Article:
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BJD

GUI DEL IN ES British Journal of Dermatology

Guidelines for the management of acne: recommendations


from a French multidisciplinary group
L. Le Cleach iD ,1,2 B. Lebrun-Vignes,3 A. Bachelot,4,5 F. Beer,6 P. Berger,7 S. Brugere,8 M. Chastaing,9
G. Do-Pham,1 T. Ferry,10,11 J. Gand-Gavanou,12 B. Guigues,13 O. Join-Lambert,14,15 P. Henry,16 R. Khallouf,17
E. Lavie,18 A. Maruani,19,20 O. Romain,21 B. Sassolas,22 V.T. Tran,23,24 and B. Guillot25 for the French Acne
Guidelines Working Group and Centre of Evidence of Dermatology
1
Service de Dermatologie, H^opital Henri-Mondor, Assistance Publique–H^opitaux de Paris (APHP), 51, avenue du Marechal-de-Lattre-de-Tassigny, 94010 Creteil, France
2
Universite Paris-Est Creteil–Val de Marne, EA7379 EpiDermE (Epidemiologie en Dermatologie et Evaluation des Therapeutiques), 61, avenue du General-de-
Gaulle, 94010 Creteil Cedex, France
3
Centre Regional de Pharmacovigilance, Groupe Hospitalier Pitie-Salp^etriere–Charles-Foix, APHP, 47–83, boulevard de l’H^opital, 75013 Paris, France
4
Service d’Endocrinologie et Medecine de la Reproduction, Centre de Reference des Maladies Endocriniennes Rares de la Croissance, Groupe Hospitalier Pitie-
Salp^etriere–Charles-Foix, APHP, 47–83, boulevard de l’H^opital, 75013 Paris, France
5
UPMC Universite Paris 06, 4, place Jussieu, 75005 Paris, France
6
Accueil Medical de la SDAT, 10bis, rue du Dr-Edouard-Laguesse, 21000 Dijon, France
7
25, rue Saint-Jean, 14000 Caen, France
8
College de Gynecologie de Bordeaux et du Sud-Ouest, 35, rue de Turenne, 33000 Bordeaux, France
9
Unite de Psychiatrie de Liaison, Service Hospitalo-Universitaire de Psychiatrie d’Adultes et de Psychologie Medicale secteur 1, CHU de Brest, 2, avenue Foch,
29609 Brest, France
10
Service de Maladies Infectieuses, Hospices Civils de Lyon, 3, quai des Celestins, 69229 Lyon, France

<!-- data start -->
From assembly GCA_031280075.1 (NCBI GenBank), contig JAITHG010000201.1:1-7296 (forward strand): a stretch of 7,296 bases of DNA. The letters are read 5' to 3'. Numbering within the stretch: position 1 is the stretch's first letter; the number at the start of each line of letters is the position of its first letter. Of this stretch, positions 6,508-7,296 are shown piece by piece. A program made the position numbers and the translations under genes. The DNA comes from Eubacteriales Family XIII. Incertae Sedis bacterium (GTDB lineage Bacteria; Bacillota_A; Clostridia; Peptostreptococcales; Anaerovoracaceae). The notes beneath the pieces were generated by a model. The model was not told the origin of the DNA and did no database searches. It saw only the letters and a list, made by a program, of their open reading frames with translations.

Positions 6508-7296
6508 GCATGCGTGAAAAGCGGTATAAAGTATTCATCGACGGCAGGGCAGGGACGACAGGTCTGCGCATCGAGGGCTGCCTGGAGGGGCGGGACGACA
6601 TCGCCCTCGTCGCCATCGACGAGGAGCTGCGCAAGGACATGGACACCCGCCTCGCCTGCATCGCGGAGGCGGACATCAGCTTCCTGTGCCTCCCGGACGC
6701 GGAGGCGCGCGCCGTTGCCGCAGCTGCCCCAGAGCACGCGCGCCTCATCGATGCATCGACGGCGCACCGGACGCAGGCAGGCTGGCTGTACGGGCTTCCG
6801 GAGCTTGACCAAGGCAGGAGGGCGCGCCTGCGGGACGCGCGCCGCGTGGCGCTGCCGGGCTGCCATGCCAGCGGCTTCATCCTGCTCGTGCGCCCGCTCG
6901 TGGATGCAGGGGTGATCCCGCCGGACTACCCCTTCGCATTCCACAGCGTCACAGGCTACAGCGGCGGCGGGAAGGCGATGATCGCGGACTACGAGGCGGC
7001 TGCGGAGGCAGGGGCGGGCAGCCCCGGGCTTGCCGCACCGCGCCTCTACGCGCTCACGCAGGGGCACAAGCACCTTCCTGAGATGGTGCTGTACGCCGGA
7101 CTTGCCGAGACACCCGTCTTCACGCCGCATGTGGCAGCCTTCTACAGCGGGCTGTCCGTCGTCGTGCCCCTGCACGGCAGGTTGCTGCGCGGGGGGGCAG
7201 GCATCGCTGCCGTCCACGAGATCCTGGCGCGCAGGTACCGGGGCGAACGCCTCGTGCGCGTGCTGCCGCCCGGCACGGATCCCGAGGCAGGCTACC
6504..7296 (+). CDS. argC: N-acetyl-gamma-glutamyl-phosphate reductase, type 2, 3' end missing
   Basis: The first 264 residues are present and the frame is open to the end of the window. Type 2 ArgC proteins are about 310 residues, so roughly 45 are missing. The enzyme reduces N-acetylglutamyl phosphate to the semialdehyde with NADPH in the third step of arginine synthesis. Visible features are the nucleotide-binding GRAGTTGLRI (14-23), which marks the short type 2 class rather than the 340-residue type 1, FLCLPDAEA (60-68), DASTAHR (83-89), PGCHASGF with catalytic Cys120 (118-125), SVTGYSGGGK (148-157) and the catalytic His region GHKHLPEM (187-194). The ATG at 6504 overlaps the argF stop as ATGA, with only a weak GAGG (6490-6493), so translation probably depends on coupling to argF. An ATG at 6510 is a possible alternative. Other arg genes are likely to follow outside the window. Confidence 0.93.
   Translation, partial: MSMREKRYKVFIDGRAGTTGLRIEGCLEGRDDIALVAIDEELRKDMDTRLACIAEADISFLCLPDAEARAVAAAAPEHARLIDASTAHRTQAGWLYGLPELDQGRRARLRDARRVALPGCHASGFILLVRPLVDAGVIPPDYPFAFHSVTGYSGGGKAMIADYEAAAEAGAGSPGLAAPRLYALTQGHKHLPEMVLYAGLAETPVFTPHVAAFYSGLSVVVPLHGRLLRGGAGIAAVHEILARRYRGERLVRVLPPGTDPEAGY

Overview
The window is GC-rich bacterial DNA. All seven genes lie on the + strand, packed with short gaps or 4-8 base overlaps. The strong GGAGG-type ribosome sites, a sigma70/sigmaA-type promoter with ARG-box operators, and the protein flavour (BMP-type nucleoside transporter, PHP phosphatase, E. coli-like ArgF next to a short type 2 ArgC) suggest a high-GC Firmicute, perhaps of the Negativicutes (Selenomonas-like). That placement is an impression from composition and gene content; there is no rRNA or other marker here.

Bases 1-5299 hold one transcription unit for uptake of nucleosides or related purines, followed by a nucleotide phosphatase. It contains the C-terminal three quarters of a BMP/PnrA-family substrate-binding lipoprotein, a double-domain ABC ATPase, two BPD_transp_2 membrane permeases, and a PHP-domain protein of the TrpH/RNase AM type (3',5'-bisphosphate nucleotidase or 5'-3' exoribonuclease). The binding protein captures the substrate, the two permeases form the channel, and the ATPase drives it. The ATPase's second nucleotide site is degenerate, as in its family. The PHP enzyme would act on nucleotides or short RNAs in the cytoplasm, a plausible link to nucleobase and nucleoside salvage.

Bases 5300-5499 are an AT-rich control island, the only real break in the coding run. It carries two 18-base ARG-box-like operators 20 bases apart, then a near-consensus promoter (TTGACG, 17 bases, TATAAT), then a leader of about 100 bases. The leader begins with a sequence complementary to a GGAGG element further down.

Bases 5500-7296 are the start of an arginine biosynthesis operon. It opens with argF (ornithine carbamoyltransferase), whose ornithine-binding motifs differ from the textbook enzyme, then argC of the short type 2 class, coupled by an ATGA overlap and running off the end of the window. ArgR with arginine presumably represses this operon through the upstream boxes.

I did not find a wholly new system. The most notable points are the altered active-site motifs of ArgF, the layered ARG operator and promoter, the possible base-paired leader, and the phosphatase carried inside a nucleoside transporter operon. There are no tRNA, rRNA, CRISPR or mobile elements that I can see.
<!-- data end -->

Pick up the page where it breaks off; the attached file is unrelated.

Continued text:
11
Universite Claude-Bernard Lyon 1, 43, boulevard du 11-Novembre-1918, 69100 Villeurbanne, France
12
1, place Francßois-Rude, 21000 Dijon, France
13
2b, avenue du Canada, 14000 Caen, France
14
Universite Paris Descartes, Sorbonne Paris Cite, Paris, France
15
Laboratoire de Microbiologie Clinique, Groupe Hospitalier Necker–Enfants-Malades, APHP, 149, rue de Sevres, 75015 Paris, France
16
43, rue de Foncillon, 17200 Royan, France
17
30, boulevard Heurteloup, 37000 Tours, France
18
Haute Autorite de Sante, 2, avenue du Stade-de-France, 93218 Saint-Denis, France
19
Universite Francßois-Rabelais Tours, 60, rue du Plat-d’Etain, 37000 Tours, France
20
Service de Dermatologie, CHRU de Tours, 2, boulevard Tonnelle, 37044 Tours, France
21
Service de Reanimation Neonatale, H^opital Antoine-Beclere, 157, rue de la Porte-de-Trivaux, 92140 Clamart, France
22
Departement de Medecine Interne et Pneumologie, H^opital de la Cavale-Blanche, CHRU de Brest, 5, boulevard T.-Prigent, 29609 Brest, France
23
Departement de Medecine Generale, Universite Paris Diderot, 16 rue Huchard, 75018 Paris, France
24
Centre de Recherche Epidemiologie Statistique, Sorbonne Paris Cite (CRESS–Inserm U1153), 1, place du Parvis-Notre-Dame, 75004 Paris, France
25
Departement de Dermatologie, CHU de Montpellier, Universite de Montpellier, 191, avenue du Doyen-Gaston-Giraud, 34295 Montpellier, France
Linked Comment: Tan. Br J Dermatol 2017; 177: 892–893

Correspondence
Laurence Le Cleach. Context of guideline development
E-mail: laurence.le-cleach@aphp.fr
These are the updated French best practice guidelines initially
Accepted for publication released in 2007.1 In addition to the need to reappraise poten-
13 February 2017 tial new evidence published since 2007, the following reasons